Accessibility Statement

William G. Kaelin Jr., M.D.

Professor of Medicine, Harvard Medical School

William G. Kaelin, Jr., M.D., is the Sidney Farber Professor in the Department of Medicine at the Dana-Farber Cancer Institute and at Brigham and Women's Hospital, Harvard Medical School. He was elected to the Eli Lilly and Company board of directors in 2012.

Kaelin received his degree in medicine from Duke University in 1982 and was a house officer and chief resident in internal medicine at Johns Hopkins Hospital. He was a medical oncology clinical fellow at Dana-Farber and a postdoctoral fellow in the laboratory of David Livingston, M.D., where he began his studies of tumor suppressor proteins. He became an independent investigator at Dana-Farber in 1992 and professor of medicine at Harvard Medical School in 2002. He joined the Howard Hughes Medical Institute in 1998.

Kaelin is a member of the American Society of Clinical Investigation (ASCI) and the American College of Physicians. He is a Duke University trustee and serves on the Damon-Runyon Cancer Research Foundation board of directors. He previously served on the National Cancer Institute board of scientific advisors, the American Association for Cancer Research (AACR) board of trustees and the Institute of Medicine National Cancer Policy board.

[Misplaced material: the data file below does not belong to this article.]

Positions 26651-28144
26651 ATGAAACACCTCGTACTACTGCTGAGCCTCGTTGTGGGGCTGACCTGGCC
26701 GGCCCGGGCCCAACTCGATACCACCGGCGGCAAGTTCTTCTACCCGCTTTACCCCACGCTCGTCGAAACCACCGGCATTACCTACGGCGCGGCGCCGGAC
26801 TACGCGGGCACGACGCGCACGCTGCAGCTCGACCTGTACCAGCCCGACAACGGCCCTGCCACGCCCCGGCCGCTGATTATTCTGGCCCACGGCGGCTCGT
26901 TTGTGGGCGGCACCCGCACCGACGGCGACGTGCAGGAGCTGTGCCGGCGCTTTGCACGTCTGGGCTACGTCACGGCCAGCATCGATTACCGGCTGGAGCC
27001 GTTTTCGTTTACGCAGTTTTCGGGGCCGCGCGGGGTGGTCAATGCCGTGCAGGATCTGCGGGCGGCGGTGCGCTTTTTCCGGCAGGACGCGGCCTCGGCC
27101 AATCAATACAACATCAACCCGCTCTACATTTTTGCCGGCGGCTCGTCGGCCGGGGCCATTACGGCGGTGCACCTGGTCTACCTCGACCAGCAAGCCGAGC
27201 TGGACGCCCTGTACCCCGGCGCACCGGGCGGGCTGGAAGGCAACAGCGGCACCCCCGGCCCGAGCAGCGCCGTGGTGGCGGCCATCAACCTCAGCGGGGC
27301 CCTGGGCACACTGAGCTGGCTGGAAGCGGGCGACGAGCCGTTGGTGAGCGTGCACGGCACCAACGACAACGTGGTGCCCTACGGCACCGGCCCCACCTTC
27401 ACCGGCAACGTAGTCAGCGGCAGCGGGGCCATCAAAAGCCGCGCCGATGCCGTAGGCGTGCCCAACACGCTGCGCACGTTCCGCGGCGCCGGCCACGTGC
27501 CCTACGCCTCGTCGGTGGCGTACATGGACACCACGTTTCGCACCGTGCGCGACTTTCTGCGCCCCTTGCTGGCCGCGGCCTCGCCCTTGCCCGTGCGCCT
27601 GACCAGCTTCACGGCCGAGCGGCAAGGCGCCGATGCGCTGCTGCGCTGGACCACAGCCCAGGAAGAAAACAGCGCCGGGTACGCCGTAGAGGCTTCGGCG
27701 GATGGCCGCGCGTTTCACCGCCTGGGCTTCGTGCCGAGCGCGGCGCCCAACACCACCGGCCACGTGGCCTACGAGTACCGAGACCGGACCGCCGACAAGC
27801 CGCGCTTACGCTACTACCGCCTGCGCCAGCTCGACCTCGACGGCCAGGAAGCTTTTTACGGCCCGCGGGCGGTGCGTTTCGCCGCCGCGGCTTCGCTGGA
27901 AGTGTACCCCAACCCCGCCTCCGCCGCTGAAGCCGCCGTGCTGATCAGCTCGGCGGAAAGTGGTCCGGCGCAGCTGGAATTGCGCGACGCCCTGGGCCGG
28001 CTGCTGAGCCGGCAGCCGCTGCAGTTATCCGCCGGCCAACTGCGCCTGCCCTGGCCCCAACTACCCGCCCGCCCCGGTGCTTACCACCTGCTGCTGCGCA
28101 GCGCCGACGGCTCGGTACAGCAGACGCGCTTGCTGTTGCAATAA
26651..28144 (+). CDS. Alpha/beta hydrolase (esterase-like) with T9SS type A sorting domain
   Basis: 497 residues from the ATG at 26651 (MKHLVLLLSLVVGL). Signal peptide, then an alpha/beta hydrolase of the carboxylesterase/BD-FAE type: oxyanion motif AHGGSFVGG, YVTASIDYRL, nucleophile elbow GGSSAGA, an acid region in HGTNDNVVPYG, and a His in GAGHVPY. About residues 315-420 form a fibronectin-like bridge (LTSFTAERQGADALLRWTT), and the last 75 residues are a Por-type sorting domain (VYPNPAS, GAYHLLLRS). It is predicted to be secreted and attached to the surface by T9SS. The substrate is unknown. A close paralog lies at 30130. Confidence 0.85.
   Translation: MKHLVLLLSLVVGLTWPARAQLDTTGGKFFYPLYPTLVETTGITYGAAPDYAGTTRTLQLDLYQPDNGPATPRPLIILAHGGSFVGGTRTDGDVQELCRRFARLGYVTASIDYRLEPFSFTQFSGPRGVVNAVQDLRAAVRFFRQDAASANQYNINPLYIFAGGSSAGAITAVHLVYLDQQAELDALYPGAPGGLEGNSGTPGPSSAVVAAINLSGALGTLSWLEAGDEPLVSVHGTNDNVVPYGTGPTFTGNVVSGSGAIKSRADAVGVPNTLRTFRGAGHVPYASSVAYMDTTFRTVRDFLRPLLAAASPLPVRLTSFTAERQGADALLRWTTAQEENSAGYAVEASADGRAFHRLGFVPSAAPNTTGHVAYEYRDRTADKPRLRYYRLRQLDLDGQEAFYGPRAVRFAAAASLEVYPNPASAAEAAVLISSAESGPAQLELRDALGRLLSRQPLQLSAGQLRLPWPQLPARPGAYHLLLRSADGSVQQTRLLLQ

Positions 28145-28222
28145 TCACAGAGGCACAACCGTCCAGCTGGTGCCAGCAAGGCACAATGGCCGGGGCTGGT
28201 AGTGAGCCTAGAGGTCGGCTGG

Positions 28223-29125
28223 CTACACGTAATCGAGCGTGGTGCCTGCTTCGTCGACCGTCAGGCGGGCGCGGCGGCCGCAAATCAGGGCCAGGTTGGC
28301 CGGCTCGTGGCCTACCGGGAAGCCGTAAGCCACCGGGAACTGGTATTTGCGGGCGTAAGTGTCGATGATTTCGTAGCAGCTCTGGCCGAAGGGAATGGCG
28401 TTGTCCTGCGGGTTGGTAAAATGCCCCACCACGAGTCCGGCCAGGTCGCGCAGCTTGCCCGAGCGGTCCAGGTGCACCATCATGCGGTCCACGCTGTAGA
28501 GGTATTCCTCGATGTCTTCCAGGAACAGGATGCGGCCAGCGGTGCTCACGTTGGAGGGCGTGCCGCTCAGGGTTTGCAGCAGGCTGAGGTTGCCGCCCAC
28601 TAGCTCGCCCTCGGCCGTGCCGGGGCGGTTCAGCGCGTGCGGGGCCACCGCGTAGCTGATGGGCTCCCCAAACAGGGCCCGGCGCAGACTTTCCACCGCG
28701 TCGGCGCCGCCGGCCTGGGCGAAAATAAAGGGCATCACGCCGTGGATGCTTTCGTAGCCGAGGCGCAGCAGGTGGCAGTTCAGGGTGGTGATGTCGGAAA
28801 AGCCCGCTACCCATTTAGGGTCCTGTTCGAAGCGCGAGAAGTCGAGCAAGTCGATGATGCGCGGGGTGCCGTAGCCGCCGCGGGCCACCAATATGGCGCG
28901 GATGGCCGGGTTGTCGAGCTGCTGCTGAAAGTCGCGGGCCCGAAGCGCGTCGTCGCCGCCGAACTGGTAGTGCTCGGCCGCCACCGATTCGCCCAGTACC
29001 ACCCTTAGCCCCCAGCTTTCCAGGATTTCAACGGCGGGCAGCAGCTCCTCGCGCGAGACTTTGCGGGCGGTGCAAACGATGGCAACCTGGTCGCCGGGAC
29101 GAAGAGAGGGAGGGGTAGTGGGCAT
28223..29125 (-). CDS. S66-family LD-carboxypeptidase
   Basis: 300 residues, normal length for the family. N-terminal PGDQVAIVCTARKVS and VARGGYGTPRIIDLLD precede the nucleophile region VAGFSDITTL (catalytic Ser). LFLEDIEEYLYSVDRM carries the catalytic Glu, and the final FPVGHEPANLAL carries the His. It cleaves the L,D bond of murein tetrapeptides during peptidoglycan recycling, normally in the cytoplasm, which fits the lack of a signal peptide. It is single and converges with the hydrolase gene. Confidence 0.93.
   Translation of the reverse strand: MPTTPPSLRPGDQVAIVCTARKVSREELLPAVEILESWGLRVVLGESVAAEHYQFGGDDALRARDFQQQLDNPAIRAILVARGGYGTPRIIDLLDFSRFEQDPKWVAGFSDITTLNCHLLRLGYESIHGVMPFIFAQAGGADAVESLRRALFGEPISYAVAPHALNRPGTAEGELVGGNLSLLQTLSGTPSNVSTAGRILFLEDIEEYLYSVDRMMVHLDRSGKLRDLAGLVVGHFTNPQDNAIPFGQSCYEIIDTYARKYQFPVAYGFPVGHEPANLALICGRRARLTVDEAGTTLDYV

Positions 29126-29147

In 2019, Kaelin won the Nobel Prize in Physiology or Medicine for his work in understanding how cells sense and adapt to changes in oxygen. He is a recipient of the Albert Lasker Basic Medical Research Award, the Wiley Prize in Biomedical Sciences from the Rockefeller University, the Steven C. Beering Award from the Indiana University School of Medicine, the ASCI’s Stanley J. Korsmeyer Award, the Scientific Grand Prix of the Foundation Lefoulon-Delalande, a Canada Gairdner International Award, the Paul Marks Prize for Cancer Research from the Memorial Sloan Kettering Cancer Center, the Richard and Hinda Rosenthal Prize from the AACR, a Doris Duke Distinguished Clinical Scientist award, the Helis Award from Baylor College of Medicine, and the Massry Prize from the Meira and Shaul G. Massry Foundation.

He was elected to the American Academy of Arts and Sciences in 2020, the Association of American Physicians in 2014, the National Academy of Sciences in 2010 and the National Academy of Medicine in 2007.

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